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UNILAG, French consulate discuss gender inequality at IWD event


Mr. Femi Keshinro, Administrative Secretary International Relation Partnership (IRP) UNILAG (left), Senator Claudine Lepage, French Senator and Educationist; Rita Dominic, Titilola Vivour-Adeniyi; Lagos State Coordinator of the Domestic and Sexual Violence Response Team (DSVRT), Laurent Polonceaux, French Consul General, Prof Sophie Oluwole of Unilag, Aurélien Sennacherib; French Cooperation and Cultural attaché, Tabia Princewill and Dr.Ibrahim Ismail of IRP UNILAG at the event

As the world celebrated International Women’s Day 2018 on Thursday, Nigeria was not left out as the French Consulate, in partnership with the University of Lagos, held an event themed: Women on the Move: Gender Expectations and Unequal Power Relationships in the Nigerian Society at the Afe Babalola hall, University of Lagos, with a focus on empowering women to make more positive contributions to the society that will aid the eradication of gender inequality.

The event, anchored by Tabia Princewill, a political and strategic communications consultant, was graced by both male and females students, lecturers, professors and others from all walks of life with the primary aim of educating women to say NO to all forms of gender inequality and abuse by men.

Distinguished speakers who shed more light on the societal expectations of men and women, as well as what the society believe are the responsibilities of women in Nigeria, made the platform a place of education and awareness.


It was revealed that men are naturally expected to provide and cater for their family’s financial needs, while women are still too often expected to passively receive. Both men and women are prisoners of certain stereotypes in Nigeria, which are a hindrance to healthy and balanced relationships. In fact, because financial power is mostly in the hands of men, women’s entry into business, politics, or other industries, is more difficult, which limits women to a secondary role in the society.

Senator Claudine Lepage, a French Senator and Educationist representing French nationals abroad said, the laws in France, her home country, helped secure equal rights for men and women and fight gender bias and poverty.

“Boys and girls must have the same opportunities in society for it to be considered a real functional, democracy.

“Parent should make it a mandate to provide basic formal education for their children, which also serves as a platform for moral education” she said.

Professor Sophie Oluwole, a renowned Nigerian philosopher and a promoter of Yoruba philosophy, indigenous languages and culture said, it is important to define equality and inequality appropriately as it is impossible to call a man who is the sole provider of the family an oppressor and harp for equality when he pays rent, school fees and feeds the entire family while the woman works and keep her money.

“It is impossible to see him as an oppressor and you cannot rank equals with him.

“So to eradicate all forms of inequality and power oppressing men, women should equally contribute their quota to the family as compliment.

“Men and women are expected to compliment each other,” she said.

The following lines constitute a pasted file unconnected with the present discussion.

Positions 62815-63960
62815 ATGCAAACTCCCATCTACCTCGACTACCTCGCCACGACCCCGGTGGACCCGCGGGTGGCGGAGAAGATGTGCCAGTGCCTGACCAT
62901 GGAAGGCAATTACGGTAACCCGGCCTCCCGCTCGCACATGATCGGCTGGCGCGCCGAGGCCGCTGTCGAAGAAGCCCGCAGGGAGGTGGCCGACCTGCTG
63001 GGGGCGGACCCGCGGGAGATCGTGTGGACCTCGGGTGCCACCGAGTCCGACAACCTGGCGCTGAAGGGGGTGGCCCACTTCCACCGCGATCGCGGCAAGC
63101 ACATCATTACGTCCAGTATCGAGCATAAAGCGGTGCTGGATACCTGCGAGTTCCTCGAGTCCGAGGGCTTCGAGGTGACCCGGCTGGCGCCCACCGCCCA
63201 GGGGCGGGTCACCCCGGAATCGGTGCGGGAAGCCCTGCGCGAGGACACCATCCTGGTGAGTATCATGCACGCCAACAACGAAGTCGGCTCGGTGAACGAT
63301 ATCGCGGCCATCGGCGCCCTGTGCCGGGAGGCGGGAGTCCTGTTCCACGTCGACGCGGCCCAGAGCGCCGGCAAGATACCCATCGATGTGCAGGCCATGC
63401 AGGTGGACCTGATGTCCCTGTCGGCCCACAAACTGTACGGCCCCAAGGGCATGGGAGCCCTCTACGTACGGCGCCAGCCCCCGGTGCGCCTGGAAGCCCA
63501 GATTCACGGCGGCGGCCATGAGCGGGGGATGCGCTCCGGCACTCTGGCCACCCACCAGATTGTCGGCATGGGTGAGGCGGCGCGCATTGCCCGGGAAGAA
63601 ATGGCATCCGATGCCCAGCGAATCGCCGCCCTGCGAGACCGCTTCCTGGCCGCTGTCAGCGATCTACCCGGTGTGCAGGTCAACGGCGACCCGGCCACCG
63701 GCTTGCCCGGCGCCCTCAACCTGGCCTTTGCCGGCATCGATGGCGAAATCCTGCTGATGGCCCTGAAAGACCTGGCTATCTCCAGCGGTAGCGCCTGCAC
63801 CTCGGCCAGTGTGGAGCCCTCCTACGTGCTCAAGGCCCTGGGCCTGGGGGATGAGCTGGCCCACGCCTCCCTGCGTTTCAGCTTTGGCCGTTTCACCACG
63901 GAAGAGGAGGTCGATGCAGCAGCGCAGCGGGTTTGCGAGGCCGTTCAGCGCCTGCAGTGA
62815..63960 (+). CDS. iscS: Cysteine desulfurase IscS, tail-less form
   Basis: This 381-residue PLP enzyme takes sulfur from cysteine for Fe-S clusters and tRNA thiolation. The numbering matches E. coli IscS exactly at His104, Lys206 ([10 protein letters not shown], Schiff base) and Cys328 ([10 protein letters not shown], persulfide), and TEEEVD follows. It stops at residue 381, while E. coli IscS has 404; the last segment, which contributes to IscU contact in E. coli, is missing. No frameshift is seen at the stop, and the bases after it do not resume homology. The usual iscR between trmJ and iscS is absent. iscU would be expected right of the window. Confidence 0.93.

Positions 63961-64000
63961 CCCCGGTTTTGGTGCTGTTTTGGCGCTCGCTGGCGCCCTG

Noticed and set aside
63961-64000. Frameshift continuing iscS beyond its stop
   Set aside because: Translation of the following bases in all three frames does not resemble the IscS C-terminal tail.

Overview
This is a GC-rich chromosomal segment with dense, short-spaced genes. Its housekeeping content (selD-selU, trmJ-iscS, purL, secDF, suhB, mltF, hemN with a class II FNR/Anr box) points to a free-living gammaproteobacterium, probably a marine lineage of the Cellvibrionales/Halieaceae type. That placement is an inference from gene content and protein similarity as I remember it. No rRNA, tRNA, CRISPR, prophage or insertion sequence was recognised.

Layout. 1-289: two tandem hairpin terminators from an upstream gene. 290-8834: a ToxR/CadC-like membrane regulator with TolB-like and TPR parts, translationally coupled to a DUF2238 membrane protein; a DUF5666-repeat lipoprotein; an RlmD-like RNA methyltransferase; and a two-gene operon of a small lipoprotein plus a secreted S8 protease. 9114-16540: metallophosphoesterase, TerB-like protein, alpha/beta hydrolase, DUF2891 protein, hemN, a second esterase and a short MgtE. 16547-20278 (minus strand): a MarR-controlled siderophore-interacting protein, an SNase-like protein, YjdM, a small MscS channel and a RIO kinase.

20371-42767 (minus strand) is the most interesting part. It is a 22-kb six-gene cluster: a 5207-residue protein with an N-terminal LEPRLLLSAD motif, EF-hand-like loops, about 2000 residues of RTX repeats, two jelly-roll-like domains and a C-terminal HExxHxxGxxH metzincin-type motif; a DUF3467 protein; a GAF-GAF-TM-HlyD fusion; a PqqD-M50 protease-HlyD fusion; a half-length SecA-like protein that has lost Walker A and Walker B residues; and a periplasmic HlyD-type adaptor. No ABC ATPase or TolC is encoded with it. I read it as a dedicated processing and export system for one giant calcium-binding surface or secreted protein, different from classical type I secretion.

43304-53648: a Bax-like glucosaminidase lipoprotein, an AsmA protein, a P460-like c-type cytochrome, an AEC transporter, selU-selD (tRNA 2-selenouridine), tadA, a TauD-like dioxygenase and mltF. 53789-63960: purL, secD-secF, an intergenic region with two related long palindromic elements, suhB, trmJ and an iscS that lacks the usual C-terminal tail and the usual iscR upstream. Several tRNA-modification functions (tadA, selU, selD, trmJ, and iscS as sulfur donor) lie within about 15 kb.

Professor Oluwole added that pre-colonial African society believed in the complementarity of both genders and their necessary contribution to public affairs. However, today, many people justify women’s maltreatment by using culture or so called traditional norms.

“I have never denied the fact that gender oppression exist and it is not peculiar to Nigeria alone, it is everywhere in the world, though times are evolving but as far back in 1912, women in London demonstrated against education inequality when women in London were not allowed to go to school and study Medicine.

“Even in Nigeria, initially women were not allowed to study Medicine but over time, it got better and we have great women doctors in Nigeria and all over the world.

“For me, gender inequality will minimise if women keep working twice as hard and ensure to play key roles in contributing and complimenting the family and society at large” she added.

Also Titilola Vivour-Adeniyi, Lagos State coordinator of the Domestic and Sexual Violence Response Team (DSVRT), highlighted forms of oppression and offered a way forward. She said it is important for the society to raise confident women who will not be cowed into silence if and when abused.

She also spoke about the subtle ways in which one can spot a potential abuser. “A man who tries to separate you from friends and family, who wants you to stay home but without making adequate arrangements can become abusive” she said.

The event also focused on the portrayal of women in the media through Rita Dominic, a multiple-award winning actor and filmmaker who said, any kind of media can truly impact positively or otherwise to self perception, so it is important for the media to be properly structured to avoid mishaps in the society.

She admitted that Nollywood’s portrayal of women can sometimes be empowering and other times stereotypical but it is important for individuals to know the difference between right and wrong and hold on to the positivity and drop the negativity.

Princewill, however, noted that to eradicate gender inequality and the abuse of women by men, mothers should make it a point of duty to raise their sons to become the man they would have wanted to marry, if they had their ways in raising their husbands before marriage.

She, however, added that the possible solution to gender inequality in Nigeria is awareness forums such as this to shed more light on these issues.

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